On Wednesday, soon after executing the upgrade, patching minor bugs, Compound Labs reported “unusual activity,” resulting in some users being able to get more COMP tokens than allowable. A bug in the code posed $80 million worth of COMP at risk of unfair distribution. The incident may lead to a COMP price crash.
According to CNBC, the Ethereum-based DeFi interest rate protocol Compound Finance launched Proposal 62 this week, introducing two COMP distribution rates for protocol users. However, the new Comptroller contract was deployed with a bug that allows users to borrow certain assets to claim more than their fair share of COMP.
The upgrade was designed to “split COMP rewards distribution and bug fixes” and was fully verified without issues. However, within hours, the team noted “unusual activity,” stating that “Compound Labs and members of the community are investigating discrepancies in the COMP distribution.”
The founder of Compound Labs, Robert Leshner, noted that “all supplied assets, borrowed assets, and positions” were unaffected by the bug. Still, he highlighted that 280,000 COMP tokens worth $80 million are at risk of being misrewarded to users. He added that any change to the protocol requires a week-long governance process to make it into production.
Although a temporary patch for the distribution bug has been proposed, some users have already taken advantage of the exploit. Over 91,000 COMP tokens, worth $27.5 million, were claimed in a single transaction following the discovery. The wallet owner has since swapped most of the tokens received for USDC.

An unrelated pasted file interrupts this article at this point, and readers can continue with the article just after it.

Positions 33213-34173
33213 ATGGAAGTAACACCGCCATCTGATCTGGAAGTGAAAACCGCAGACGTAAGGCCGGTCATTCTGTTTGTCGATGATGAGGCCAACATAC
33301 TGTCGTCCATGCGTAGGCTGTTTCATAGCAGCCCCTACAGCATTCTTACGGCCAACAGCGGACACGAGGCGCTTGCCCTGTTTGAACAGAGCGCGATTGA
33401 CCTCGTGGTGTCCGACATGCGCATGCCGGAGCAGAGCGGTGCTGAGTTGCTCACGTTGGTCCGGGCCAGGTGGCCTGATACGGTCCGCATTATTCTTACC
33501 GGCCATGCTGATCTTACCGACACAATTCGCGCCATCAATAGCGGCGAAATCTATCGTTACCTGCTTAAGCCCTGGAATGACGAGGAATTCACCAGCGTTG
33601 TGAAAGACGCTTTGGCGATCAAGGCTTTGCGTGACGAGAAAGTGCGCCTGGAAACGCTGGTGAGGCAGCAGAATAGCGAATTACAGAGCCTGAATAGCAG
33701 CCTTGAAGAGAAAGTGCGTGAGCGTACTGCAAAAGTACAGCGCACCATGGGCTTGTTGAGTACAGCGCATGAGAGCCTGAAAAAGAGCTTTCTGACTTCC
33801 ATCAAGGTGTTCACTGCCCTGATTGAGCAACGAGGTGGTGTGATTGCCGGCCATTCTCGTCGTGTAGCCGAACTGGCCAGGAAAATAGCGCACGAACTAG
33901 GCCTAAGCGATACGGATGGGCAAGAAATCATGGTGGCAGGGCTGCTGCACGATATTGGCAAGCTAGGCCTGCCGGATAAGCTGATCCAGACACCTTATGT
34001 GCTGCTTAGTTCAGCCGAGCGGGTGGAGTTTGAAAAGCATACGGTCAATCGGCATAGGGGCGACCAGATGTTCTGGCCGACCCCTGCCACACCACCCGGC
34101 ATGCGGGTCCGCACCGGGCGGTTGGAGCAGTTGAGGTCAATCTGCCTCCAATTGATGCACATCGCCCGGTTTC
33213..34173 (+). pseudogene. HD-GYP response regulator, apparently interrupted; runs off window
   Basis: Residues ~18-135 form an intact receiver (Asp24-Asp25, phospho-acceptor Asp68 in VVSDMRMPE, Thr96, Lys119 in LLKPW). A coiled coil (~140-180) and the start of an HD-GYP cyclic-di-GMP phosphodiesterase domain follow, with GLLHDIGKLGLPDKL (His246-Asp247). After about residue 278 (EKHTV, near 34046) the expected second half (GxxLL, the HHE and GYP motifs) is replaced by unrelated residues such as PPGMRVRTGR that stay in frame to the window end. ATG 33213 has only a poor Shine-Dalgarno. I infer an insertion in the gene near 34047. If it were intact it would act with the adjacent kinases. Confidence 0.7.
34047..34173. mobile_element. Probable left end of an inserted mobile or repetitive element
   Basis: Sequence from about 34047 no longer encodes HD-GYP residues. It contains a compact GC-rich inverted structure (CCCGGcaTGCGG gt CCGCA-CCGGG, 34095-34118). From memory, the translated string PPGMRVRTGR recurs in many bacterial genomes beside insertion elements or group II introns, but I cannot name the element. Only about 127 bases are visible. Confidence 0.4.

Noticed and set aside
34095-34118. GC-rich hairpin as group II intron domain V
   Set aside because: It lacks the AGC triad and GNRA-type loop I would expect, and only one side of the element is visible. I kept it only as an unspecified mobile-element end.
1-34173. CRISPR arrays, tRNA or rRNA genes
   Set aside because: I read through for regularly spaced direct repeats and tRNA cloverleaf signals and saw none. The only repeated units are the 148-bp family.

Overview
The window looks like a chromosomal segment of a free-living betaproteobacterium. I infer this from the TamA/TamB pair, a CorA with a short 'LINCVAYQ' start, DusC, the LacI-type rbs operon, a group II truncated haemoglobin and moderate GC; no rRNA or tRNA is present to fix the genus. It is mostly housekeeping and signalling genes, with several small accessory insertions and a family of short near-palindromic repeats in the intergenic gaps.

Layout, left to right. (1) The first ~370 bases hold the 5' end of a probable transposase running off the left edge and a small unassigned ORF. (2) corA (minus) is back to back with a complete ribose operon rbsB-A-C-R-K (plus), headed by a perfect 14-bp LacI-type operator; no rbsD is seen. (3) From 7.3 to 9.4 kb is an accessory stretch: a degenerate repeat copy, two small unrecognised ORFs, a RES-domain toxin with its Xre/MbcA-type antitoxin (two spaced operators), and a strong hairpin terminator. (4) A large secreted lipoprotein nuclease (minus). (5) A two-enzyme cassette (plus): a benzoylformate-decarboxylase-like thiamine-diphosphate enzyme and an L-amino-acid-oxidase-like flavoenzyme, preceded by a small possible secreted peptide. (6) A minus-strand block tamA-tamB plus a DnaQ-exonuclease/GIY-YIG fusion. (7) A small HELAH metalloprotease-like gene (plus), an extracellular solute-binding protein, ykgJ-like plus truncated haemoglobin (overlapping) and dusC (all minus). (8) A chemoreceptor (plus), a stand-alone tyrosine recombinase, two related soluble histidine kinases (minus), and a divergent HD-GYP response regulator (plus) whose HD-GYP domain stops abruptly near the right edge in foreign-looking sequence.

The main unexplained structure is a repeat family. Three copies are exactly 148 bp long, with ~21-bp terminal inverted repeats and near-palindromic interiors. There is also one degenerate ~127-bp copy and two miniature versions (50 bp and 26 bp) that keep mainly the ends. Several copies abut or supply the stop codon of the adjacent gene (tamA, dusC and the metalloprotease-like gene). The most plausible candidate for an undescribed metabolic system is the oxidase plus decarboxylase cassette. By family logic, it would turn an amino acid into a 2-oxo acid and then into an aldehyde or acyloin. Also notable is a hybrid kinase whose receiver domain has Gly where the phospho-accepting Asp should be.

The sudden spike in sales saw COMP price dip below $290. Although the asset has shown signs of recovery in the last few hours, further selling around the current price levels could lead to significant losses.
Now, the founder is making a plea and issuing some threats to incentivize the voluntary return of the platform’s crypto tokens.
“If you received a large, incorrect amount of COMP from the Compound protocol error: Please return it,” Leshner tweeted late Thursday.
“Keep 10% as a white-hat. Otherwise, it’s being reported as income to the IRS, and most of you are doxxed,” he continued.
Later, Leshner shared some insight regarding the events:
“Proposal 62 and the new contract were written by a community member, with review from multiple other community members. This is the greatest opportunity, and greatest risk for a decentralized protocol–that an open development process allows a bug to enter production.”
Whether reward recipients choose to return many millions of dollars to the platform remains to be seen, though if history is any indication, it is certainly possible.
“Alchemix [another DeFi protocol] had a similar incident a few months back where they gave out more rewards than intended,” blockchain security researcher Mudit Gupta told CNBC. “Almost everyone who got the extra rewards refunded the extra.”
However, the difference is that the Alchemix exchange lost just $4.8 million.
But Gupta remains hopeful. “This makes me optimistic that people will refund most of the COMP tokens, as well, but you can never be sure,” he said.
As reported in August, the DeFi project Poly Network suffered a $612-million hack that did the hacker steal assets from Ethereum, Binance Chain, and the Polygon Network. It was the biggest heist in DeFi history. However, the suspected hacker later returned all the stolen funds, saying he did it “for fun.”